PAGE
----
The Statue of ...
Past / Present: Coexisting Realities
Anne Wilkes Tucker
The Gus and Lyndall Wortham Curator of Photography
at The Museum of Fine Arts, Houston.
Han Sungpil has photographed the popular trend in Korea of placing a replica of the Statue of Liberty on top or in front of motels. He repeatedly photographed facsimiles of the famous sculpture in Korea and began to seek out reproductions in other countries.
His photographs minimize the differences in the scale, delicacy of features, and settings as much as possible, and the pictures are often close enough to confuse the casually observant viewer. While Han would not agree that “it seems meaningless to distinguish real from fake,” he has become fascinated with the issues raised by such distinctions. Besides his series The Statue of …, he has also created an ongoing diptych series about The eiffel towerS and its legion of imitators.
He explains that his purpose for these series is two folds, First, I wanted to see how the public perceives when I juxtapose photographs of the real with those of the fake…. Secondly, I wanted to discuss the issue of originality.”
Between 2004 and 2008, he also sought further instances that question originality by photographing the European custom of covering the facades of buildings under construction with life-size Trompe-l'œil renderings of the building on canvas, so that the site seems to blend with neighboring structures. Han has photographed throughout Europe and Asia to bring depth to each of these series. The picture shown here of a replica “Statue of Liberty” is not a candidate for the diptych series because the statue’s true scale is revealed by the neighboring building and the particularly garish lighting destroys any illusion of its being the original.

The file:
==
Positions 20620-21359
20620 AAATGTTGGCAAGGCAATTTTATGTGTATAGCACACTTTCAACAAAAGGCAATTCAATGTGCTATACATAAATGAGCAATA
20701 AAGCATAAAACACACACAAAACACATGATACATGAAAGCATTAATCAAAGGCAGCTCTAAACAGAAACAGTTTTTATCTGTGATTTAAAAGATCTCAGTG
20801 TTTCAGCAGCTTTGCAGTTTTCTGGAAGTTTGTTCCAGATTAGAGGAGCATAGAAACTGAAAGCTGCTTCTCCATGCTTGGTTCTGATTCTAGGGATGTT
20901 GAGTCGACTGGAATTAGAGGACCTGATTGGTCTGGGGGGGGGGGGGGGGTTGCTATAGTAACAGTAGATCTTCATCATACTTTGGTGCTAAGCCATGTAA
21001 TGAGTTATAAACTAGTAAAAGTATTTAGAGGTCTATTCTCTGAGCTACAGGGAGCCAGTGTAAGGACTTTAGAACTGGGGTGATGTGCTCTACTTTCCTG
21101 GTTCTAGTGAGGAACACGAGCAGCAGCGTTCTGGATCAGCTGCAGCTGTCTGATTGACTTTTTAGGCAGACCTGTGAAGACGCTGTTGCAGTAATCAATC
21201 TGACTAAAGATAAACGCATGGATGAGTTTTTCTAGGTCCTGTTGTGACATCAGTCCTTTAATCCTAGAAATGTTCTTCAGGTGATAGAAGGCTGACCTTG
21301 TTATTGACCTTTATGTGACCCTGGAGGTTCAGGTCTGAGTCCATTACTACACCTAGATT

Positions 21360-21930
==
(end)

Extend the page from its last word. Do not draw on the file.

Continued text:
“Past / Present: Coexisting Realities” from the book of “Chaotic Harmony: Contemporary Korean Photography” (Page 25-26) / Written by Anne Wilkes Tucker (The Gus and Lyndall Wortham Curator of Photography at The Museum of Fine Arts, Houston.)
Catalogue for the exhibition Chaotic Harmony: Contemporary Korean Photography at the Museum of Fine Arts, Houston, October 18, 2009 – January 3, 2010, and at the Santa Barbara Museum of Art, May 16, 2010-August 21, 2010 (Published by Yale University Press, 2009, ISBN 9780300157536)
For the past 120 years, the first sight that caught the immigrants, hoping for the American Dream, when they arrived into the New York harbor was the 45m tall majestic Statue of Liberty. The statue of Liberty represented freedom, happiness and a promise to a bright future for these immigrants who travelled a long journey. To celebrate the Independence of United States of America, the Statue of Liberty was presented from France and is a symbol of the United States as a country of freedom, country of immigration or even meaning the freedom and liberation from oppression. It has now become the American icon.
The size reduced statue of Liberty is created and placed on top or in front Love motels in Korean cities to attract people passing by. As the real Statue of Liberty in New York acts as a landmark leading and welcoming the arrivals into the New York harbor, the Statue of Liberty standing on the roofs of these Love Motels could be acting as a lighthouse for the travelers searching for a place to stay a night or for intimate couples.
The key question for this project is as follows. After the invention of photography, the problem on the replication and source of photo still remains intensely and doesn't seem to narrow down. Through this work we throw a question about the picture's own replication and the replication of the object itself. In other word, this project is about the comparison between the original and the copies of the statue of Liberty when the images of copies are perfectly reproduced from copyable picture.
The photography of the Statue of Liberty existing in various places could be a reproduction of a reproduction at the same time as opposed to an independent source of work.